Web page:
If you’re looking for a little inspiration to give your spring and summer offerings a boost, you could do a lot worse than look at some of the latest trends making big news on the food and beverage scene.
THE BIRD IS THE WORD
Judging by the number of chooks appearing on pub and restaurant menus around the country, it seems that the humble chicken really is the “roast with the most” right now.
A return to simple, home-style comfort foods has been growing in momentum and chicken is top of the hit parade. Comfort foods were also the ‘big news’ for home cooks where chicken dishes took out the most popular recipes viewed on goodfood.com.au. Chicken was also the number three on recipe searches on Google in the past year.
Frosé – ALL DAY!
If you’re looking for a drink all the ladies will love this summer, you can’t go past frosé – a pink, alcoholic slushie that seems to have taken on a life of its own.
Frosé originated in New York and the city went gaga over it. The drink was borne from a simple curiosity: what happens when you throw rosé, (along with some strawberries and vermouth) into a slushie machine?
The trend has spread across the States and to Europe and now Australia is embracing the trend with one venue even planning to transforming its outside terrace into a frosé garden.
It’s also a drink almost tailor-made for social media, with its pretty pink hues, icy texture and glittery appearance. It looks like fairy floss in a cocktail glass and has absolutely taken Instagram in particular by storm.
A spokesperson from Melbourne bar Mr Miyagi says frosé has already taken off. “We’ve had a huge response and so far, it looks like a trend that’s going to stick.”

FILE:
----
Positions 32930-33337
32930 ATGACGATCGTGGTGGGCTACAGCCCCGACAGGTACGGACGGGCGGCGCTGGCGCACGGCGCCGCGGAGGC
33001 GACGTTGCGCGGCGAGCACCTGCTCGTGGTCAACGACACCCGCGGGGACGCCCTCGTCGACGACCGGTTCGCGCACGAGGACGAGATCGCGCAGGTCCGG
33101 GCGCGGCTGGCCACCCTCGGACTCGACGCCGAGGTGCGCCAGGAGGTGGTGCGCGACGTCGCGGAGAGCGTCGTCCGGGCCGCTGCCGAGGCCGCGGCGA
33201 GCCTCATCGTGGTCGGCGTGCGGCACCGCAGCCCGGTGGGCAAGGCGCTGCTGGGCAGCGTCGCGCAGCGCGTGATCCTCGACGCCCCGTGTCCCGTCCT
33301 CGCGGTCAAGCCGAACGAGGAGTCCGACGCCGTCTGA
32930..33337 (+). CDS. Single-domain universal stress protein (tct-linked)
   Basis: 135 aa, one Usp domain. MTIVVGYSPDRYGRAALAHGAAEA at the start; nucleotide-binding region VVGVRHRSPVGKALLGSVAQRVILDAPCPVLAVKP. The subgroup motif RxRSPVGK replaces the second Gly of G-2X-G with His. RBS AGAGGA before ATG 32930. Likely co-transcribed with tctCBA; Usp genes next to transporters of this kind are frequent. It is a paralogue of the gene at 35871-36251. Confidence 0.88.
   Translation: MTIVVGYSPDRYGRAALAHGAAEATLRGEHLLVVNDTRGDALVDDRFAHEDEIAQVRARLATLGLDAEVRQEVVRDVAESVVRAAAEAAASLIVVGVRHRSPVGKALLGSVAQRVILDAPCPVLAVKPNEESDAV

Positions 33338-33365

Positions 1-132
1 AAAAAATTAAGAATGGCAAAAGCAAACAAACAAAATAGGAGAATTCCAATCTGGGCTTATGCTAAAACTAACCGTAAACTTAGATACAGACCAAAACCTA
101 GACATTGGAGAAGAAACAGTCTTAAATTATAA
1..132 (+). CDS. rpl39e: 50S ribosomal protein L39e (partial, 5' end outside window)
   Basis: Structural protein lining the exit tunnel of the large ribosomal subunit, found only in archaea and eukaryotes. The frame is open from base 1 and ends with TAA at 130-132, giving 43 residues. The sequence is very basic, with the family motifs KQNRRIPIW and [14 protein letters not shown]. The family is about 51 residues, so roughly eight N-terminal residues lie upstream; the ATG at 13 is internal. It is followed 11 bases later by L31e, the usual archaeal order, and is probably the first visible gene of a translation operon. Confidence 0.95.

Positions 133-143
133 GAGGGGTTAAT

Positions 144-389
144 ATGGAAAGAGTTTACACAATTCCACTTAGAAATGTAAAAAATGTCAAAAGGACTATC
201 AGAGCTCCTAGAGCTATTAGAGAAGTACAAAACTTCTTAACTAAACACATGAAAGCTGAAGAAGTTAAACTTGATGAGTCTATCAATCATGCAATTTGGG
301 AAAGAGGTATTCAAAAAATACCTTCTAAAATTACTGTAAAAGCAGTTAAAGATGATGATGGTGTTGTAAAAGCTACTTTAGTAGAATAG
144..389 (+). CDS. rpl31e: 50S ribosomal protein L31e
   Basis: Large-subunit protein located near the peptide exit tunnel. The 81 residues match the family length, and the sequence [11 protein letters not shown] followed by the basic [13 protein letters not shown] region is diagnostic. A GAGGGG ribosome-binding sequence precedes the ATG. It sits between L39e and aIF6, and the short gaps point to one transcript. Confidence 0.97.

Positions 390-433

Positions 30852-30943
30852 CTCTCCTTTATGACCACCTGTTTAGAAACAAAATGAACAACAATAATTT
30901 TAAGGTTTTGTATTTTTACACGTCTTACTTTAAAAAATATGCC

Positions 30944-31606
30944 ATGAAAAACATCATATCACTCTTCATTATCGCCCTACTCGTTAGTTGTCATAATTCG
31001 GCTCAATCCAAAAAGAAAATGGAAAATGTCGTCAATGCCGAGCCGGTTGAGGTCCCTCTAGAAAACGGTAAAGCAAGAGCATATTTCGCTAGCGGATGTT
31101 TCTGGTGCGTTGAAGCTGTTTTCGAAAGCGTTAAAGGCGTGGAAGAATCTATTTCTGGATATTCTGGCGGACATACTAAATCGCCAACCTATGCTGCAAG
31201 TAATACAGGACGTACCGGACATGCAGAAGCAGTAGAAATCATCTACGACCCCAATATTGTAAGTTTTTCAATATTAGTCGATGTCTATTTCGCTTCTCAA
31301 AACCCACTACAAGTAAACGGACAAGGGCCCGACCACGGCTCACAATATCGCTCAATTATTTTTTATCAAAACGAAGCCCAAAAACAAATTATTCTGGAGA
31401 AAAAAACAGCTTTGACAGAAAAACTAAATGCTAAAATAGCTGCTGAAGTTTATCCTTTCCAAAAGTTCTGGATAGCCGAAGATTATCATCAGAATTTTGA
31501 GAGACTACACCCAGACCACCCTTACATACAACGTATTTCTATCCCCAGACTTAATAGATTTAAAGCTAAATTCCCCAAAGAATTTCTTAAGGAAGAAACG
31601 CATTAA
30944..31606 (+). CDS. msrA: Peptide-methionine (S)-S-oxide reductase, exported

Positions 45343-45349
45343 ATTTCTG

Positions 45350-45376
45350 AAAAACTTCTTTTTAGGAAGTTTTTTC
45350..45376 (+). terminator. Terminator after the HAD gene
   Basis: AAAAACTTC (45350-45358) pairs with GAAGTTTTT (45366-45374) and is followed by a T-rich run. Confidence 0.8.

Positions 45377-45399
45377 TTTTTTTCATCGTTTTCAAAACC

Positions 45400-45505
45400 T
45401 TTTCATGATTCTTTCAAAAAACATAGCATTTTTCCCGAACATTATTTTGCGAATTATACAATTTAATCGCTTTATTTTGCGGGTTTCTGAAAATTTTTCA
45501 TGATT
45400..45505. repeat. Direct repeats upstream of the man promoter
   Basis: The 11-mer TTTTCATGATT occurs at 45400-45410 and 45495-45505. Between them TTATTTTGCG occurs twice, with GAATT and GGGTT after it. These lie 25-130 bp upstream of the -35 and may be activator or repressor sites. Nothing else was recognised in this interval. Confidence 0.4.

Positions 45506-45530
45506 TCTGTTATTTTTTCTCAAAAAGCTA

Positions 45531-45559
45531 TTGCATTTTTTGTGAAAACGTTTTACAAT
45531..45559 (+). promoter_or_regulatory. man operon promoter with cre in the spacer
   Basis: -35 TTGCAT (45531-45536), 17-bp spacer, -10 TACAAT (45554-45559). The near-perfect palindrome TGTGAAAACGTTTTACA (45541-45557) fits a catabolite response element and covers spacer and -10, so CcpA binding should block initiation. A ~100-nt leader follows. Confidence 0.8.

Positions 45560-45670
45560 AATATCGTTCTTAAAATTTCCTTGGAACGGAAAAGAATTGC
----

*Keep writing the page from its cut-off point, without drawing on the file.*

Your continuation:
BAR CARTS MAKE A COME BACK
Once commonplace, bar carts are in the middle of a resurgence, popping up in restaurants, and bars across the country.
“We replaced our traditional cocktail list with a drinks trolley at the beginning of the year,” says Fabien Moalic, sommelier at Melbourne’s The Press Club. “Our cocktail list was always popular, but now, cocktails from the trolley are going to pretty much every table.”
Bar carts date back to the Victorian era, although back then were used for tea. It wasn’t until the ’30s that they began to be used for drinks. During the 1950s, due to the emphasis on hosting and parties and the rise of cocktail-hour, bar carts were everywhere.
In a way, it’s surprising they ever fell out of fashion – especially in restaurants. At The Press Club, accepting a cocktail before the meal from the shiny gold-and-glass cart is as simple as accepting a glass of champagne. There’s no wait time, which is a win for both the restaurant staff and the diner.
At the end of the meal, The Press Club’s cart goes around again; this time laden with a range of digestifs and its signature Espresso Martini.
Other restaurants and bars around the country with bar carts include The Astor, Syracuse, Bar Liberty and Hellenic Republic in Melbourne; and the Roosevelt, Icebergs, Bells at Killcare and Harpoon Harry in Sydney. The newly opened Bistro Guillame in Sydney’s CBD has also jumped on the trend. It is a classic French bistro where you can order dessert from a pastry cart and cheese from a trolley.